Tuesday, July 14, 2015

Neville Obama

I highly doubt that anyone in their wildest imagination would have believed that President Barack Obama could unite the Arabs and Israelis. Unfortunately it's because both oppose America on the Iranian nuclear deal

After 18 days of intense and often fractious negotiation, world powers and Iran struck a landmark deal Tuesday to curb Iran's nuclear program in exchange for billions of dollars in relief from international sanctions — an agreement designed to avert the threat of a nuclear-armed Iran and another U.S. military intervention in the Muslim world.

The accord will keep Iran from producing enough material for a nuclear weapon for at least 10 years and impose new provisions for inspections of Iranian facilities, including military sites. And it marks a dramatic break from decades of animosity between the United States and Iran, countries that alternatively call each other the "leading state sponsor of terrorism" and the "the Great Satan."

"This is a historic moment," Iranian Foreign Minister Mohammad Javad Zarif said as he attended a final session alongside his counterparts from the United States, Britain, China, France, Germany and Russia in Vienna on Tuesday morning. "We are reaching an agreement that is not perfect for anybody, but it is what we could accomplish, and it is an important achievement for all of us. Today could have been the end of hope on this issue. But now we are starting a new chapter of hope."

Yeah, one aspect of that new "chapter" is access to more than $100 billion of lifted sanctions that could go back into the coffers. Something tells me it's not going to be used to stimulate the Iranian economy (unless of course you factor in an increase in terrorist "jobs").

But hey, in exchange for all the generous concessions given to Iran, certainly they will allow random requests for "snap inspections" to ensure compliance, right?

Negotiators failed to meet the standard of achieving "anytime, anywhere" access that several members of the United States Congress had demanded as a part of any nuclear deal. Instead, in the event Iran objects to an IAEA request for access to a specific site, a "clock" will begin that grants the two sides 14 days to negotiate.

If that period expires without any resolution reached directly between Iran and the IAEA, the Joint Commission would have seven days to advise them on a way forward. Iran would then have three days to comply with the commission's final advice, bringing the total time on the clock to 24 days.

24 days?!?! Bah. That's not at all enough time to conceal evidence of any kind of proliferation activities. Nope. Nosireebob. We're good.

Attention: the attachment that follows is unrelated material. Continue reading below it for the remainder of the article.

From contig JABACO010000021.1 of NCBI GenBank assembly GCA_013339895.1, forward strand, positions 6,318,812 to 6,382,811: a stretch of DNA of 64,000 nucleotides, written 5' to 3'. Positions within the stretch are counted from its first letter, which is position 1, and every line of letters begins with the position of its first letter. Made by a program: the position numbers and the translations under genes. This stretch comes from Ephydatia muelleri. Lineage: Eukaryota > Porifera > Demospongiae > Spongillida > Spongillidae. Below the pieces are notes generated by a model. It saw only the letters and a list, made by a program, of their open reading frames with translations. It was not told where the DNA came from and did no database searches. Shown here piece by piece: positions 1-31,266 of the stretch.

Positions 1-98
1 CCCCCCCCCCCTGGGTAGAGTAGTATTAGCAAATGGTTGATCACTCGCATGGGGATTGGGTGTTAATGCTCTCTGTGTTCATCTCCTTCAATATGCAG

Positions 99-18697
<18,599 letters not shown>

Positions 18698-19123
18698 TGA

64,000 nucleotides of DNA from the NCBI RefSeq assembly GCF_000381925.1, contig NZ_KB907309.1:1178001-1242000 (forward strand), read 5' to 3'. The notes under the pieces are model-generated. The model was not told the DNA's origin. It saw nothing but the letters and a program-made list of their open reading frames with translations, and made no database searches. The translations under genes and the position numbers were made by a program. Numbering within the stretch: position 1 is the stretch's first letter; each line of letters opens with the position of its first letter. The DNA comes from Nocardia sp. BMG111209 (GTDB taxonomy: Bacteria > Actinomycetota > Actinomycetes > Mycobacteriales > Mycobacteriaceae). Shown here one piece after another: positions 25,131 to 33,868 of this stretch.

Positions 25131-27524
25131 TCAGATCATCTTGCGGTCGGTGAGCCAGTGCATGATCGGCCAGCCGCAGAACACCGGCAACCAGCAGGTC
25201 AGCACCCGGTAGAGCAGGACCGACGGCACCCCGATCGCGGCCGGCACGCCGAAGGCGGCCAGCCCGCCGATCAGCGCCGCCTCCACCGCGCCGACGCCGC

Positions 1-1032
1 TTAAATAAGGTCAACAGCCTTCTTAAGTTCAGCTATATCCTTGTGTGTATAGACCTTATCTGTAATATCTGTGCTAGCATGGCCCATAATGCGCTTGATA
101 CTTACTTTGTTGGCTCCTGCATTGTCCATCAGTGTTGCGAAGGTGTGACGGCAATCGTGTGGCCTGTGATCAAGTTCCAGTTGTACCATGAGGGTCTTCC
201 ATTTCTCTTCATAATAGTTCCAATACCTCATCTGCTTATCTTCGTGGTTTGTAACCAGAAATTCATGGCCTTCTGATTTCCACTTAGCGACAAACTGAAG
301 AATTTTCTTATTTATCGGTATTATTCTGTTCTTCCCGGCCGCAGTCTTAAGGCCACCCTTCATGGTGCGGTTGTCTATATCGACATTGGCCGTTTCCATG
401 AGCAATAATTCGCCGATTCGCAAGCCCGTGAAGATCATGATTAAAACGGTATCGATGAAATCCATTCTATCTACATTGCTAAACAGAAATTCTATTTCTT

Sadly, this sparks memories of the naivete the U.S. displayed upon reaching a nuke deal with North Korea in 1994.

"Before I take your questions, I'd like to say just a word about the framework with North Korea that Ambassador Gallucci signed this morning. This is a good deal for the United States," Clinton said at the press conference.

"North Korea will freeze and then dismantle its nuclear program. South Korea and our other allies will be better protected. The entire world will be safer as we slow the spread of nuclear weapons.

"South Korea, with support from Japan and other nations, will bear most of the cost of providing North Korea with fuel to make up for the nuclear energy it is losing, and they will pay for an alternative power system for North Korea that will allow them to produce electricity while making it much harder for them to produce nuclear weapons.

"The United States and international inspectors will carefully monitor North Korea to make sure it keeps its commitments. Only as it does so will North Korea fully join the community of nations."

That deal collapsed in less than a decade.

In the Summer of 2003, the U.S. participated in Six-Party talks to once again negotiate a treaty where North Korea abandons its nuclear program. Alas, that agreement also fell by the wayside within six years. Say what you will about the ultimately failed agreements with North Korea, at least there were allies like Japan and South Korea included in those talks. But in negotiations with Iran, apparently the likes of the Arab nations and Israel didn't have a vested interest in such meetings.

Former U.N. Ambassador John Bolton doesn't exactly paint a rosy picture concerning the inevitability that Iran will have nuclear weapons within a decade.

Bolton said failure to take aggressive action 15 years ago leaves two undesirable options — allow Iran to get a nuclear weapon, setting off a local nuclear arms race in the Middle East, or take military action to knock out the nuclear program.

And what of the prospects of Congress stopping this deal?

“The most that Congress can do if it’s successful is prevent Obama from lifting U.S. sanctions,” he said.

Bolton said other countries, in response to the agreement, will lift their sanctions. That will leave U.S. policy where it was in 2006, with American sanctions in place but Iran having a much freer hand.

Finally, the aftermath of the Iran deal should be interesting to watch, particularly among Congress and 2016 presidential hopefuls.


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